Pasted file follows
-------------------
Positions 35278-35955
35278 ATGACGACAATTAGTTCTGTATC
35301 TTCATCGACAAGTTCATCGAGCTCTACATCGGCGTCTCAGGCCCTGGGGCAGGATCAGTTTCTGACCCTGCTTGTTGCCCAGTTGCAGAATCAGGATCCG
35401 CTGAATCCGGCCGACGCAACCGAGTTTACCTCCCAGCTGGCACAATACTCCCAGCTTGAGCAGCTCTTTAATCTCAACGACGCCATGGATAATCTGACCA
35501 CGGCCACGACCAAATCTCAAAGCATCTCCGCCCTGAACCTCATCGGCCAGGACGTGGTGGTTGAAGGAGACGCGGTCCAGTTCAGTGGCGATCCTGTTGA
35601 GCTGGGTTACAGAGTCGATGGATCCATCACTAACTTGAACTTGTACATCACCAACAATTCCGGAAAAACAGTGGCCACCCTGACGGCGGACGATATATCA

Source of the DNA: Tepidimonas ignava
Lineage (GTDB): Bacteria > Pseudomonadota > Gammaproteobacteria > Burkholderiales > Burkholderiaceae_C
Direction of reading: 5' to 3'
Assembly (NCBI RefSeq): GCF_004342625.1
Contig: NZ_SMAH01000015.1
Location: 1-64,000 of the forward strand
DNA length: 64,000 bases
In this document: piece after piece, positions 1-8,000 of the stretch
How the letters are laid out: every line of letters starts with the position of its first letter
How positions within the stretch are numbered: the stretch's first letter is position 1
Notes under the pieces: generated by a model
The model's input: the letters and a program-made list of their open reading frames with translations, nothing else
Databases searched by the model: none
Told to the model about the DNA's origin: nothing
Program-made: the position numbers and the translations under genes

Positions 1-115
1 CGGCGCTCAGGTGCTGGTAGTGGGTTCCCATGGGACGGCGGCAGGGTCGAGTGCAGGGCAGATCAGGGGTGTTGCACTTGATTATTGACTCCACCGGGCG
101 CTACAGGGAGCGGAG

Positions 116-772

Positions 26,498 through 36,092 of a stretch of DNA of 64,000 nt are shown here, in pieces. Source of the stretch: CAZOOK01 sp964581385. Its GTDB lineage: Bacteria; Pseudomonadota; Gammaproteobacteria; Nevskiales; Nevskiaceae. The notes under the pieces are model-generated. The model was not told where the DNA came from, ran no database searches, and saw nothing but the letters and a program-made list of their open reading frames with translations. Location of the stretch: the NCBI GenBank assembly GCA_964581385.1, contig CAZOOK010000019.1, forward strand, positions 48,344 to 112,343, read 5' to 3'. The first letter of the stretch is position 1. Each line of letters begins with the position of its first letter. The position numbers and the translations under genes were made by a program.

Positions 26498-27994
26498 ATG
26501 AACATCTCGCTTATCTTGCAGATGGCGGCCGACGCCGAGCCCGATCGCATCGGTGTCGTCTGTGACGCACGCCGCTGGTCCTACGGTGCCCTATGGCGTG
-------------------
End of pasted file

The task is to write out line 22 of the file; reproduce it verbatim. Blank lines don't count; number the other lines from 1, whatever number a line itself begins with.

Positions 1-115